The Chinese army has been buying a lot of new helicopters. As in, hundreds of them in just a few years.

The crash acquisition raises a chilling prospect—that the People’s Liberation Army could load up most of the roughly 400 assault helicopters in its inventory with a couple squads of infantry apiece and send them back and forth across the 100-mile-wide Taiwan Strait as part of a broader attempt to seize the island country by force.

The PLA’s 500 attack and scout helicopters could escort the assault force.

But it could be a bloodbath for Chinese aviators and their passengers, Tom Fox, a U.S. Army aviator, concluded in a new study for the U.S. Naval War College. “Planners would have to assume some attrition of helicopters in each sortie,” Fox wrote.

Just because an air assault across the Strait might be costly doesn’t mean the PLA won’t try it. It’s not for no reason that Beijing has poured billions of dollars into rotary-wing programs over the past decade.

In 2011, the PLA had 207 Mi-17 and Z-8 assault ‘copters and 136 Z-9 and Z-10 attack and scout ‘copters. Ten years later the army’s aviation corps had nearly tripled in size with more than 400 Mi-17s, Z-8s and new Z-20s in the assault force plus around 500 Z-9s, Z-10s and new Z-19s in the attack and scout force.

That’s a lot fewer helicopters than the U.S. Army possesses. A third as many, in fact. But it’s not an insignificant force—and it’s big enough, in theory, to lift tens of thousands of soldiers in successive waves over a 24-hour period.“This is a highly complex scenario requiring significant joint integration, originating from the highest levels of command and control, but necessary all the way down to the tactical level of unit coordination, deconfliction and synchronization,” Fox explained.

Flying hundreds of helicopters to 10 or so closely spaced brigade landing zones, all at the same time, is difficult and risky even when no one is shooting at you. “Each brigade-level air assault demands its own unique entry and exit routes,” Fox wrote, “and prudence dictates planning at least an alternate route, if not a second alternate as well, depending on resistance encountered at the shoreline or elsewhere.”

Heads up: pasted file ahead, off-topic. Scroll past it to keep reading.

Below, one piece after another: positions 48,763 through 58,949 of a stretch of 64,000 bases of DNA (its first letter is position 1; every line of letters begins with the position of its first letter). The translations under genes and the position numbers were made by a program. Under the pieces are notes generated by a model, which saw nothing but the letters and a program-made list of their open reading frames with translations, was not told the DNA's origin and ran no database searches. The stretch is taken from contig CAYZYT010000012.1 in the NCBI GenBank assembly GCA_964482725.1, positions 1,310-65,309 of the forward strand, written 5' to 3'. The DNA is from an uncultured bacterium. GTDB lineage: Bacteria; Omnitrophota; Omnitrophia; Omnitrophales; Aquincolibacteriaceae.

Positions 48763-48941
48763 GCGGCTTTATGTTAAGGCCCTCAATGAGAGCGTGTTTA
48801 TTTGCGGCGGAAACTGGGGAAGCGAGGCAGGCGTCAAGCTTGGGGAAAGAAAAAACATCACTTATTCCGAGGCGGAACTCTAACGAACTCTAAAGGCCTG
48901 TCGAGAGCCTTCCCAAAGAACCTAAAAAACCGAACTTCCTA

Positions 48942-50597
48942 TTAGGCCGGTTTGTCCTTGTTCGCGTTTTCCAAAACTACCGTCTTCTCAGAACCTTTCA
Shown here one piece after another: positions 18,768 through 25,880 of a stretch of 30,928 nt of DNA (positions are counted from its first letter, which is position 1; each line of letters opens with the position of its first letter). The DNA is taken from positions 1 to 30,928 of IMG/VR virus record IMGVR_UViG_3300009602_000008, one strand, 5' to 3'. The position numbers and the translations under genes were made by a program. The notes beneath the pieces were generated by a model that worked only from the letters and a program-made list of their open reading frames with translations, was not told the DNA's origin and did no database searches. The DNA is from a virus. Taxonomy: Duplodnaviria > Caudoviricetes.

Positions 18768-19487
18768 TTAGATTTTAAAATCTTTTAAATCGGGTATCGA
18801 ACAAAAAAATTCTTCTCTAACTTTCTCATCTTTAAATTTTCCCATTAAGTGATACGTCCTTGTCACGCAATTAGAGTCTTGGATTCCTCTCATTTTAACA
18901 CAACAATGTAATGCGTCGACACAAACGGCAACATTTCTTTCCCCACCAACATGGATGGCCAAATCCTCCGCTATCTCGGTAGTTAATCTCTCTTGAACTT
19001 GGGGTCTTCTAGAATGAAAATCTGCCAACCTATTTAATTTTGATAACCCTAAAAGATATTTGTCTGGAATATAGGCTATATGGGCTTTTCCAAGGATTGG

Add in Taiwanese air-defenses and the transit could get really messy, really fast. “Taiwan has a significant advantage here as it prepares defenses for an anticipated PLA air assault,” Fox explained. “Terrain restricts the suitability of landing areas while also dictating preferred air corridors, so there is ample time to plan defenses of key terrain and increase the degree of difficulty for PLA helicopters.”

To compensate for the defender’s natural advantage, PLA air-assault planners could simply assume the first wave of helicopters would be lost, Fox explained. In this scenario, the PLA could send in the older Mi-17s first.

They’d be sponges, soaking up Taiwanese surface-to-air missiles and gunfire and clearing paths for reinforcements. A “significant benefit of this approach is the diminished risk for the second wave of helicopters, so the PLA could expect higher survivability for those aircraft and preserve that combat power for the transition to stability operations,” Fox wrote.

It’s one thing to plan a suicide attack, of course. It’s another to motivate your troops to actually fly into a wall of steel. “While the ideological fervor of PLA forces may be robust especially with regard to the sacrosanct mission of ‘national reunification,’ PLA leaders would probably have to oversell the expected survivability of these forces to the participants themselves,” Fox mused.